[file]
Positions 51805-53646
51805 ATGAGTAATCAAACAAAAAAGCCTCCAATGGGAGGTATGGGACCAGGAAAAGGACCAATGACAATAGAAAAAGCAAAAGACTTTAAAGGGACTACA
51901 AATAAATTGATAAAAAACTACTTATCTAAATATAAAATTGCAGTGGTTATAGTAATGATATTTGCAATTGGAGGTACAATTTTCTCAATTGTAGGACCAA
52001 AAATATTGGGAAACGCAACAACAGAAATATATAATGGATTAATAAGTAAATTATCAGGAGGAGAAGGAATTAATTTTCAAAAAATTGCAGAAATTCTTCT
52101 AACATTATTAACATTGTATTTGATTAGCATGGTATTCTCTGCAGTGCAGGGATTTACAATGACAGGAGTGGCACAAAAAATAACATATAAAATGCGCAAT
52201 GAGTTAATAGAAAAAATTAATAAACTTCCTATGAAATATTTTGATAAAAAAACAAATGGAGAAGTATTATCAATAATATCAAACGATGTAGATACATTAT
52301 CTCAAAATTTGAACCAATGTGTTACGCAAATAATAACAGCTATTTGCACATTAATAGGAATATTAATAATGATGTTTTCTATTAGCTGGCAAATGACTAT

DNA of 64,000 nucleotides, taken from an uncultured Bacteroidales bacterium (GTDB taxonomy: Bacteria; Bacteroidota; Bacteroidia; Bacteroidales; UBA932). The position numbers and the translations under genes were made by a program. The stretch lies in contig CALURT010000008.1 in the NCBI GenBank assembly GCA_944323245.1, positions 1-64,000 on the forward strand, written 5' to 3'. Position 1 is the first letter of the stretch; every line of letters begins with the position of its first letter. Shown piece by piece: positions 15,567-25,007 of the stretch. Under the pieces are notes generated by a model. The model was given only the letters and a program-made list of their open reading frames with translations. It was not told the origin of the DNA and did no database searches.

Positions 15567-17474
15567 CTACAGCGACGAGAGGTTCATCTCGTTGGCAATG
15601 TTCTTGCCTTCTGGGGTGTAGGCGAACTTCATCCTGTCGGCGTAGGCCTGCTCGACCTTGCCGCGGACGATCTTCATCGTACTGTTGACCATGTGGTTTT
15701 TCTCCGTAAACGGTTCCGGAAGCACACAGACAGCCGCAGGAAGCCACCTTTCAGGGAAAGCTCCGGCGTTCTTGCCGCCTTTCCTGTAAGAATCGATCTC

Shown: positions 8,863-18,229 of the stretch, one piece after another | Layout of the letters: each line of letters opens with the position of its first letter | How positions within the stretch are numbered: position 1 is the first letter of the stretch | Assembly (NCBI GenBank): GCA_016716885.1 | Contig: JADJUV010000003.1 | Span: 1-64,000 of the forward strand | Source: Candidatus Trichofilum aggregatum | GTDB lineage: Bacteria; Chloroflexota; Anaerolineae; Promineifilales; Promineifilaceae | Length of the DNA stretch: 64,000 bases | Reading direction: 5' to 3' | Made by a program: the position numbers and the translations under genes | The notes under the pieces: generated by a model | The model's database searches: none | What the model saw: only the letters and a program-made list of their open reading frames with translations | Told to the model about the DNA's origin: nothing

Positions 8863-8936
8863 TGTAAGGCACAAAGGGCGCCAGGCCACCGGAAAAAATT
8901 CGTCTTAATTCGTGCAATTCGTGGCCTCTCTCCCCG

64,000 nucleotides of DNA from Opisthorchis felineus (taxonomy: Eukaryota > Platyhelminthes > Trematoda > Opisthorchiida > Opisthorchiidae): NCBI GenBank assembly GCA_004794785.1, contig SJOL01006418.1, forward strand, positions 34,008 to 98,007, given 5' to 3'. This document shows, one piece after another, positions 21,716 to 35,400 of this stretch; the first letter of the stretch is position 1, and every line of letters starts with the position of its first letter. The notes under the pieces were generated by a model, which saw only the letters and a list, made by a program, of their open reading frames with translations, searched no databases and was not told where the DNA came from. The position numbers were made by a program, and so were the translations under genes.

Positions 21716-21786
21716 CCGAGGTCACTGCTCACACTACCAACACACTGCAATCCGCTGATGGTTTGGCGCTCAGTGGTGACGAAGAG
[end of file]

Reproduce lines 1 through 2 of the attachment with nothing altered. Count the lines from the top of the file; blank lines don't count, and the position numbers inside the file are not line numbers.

Positions 51805-53646
51805 ATGAGTAATCAAACAAAAAAGCCTCCAATGGGAGGTATGGGACCAGGAAAAGGACCAATGACAATAGAAAAAGCAAAAGACTTTAAAGGGACTACA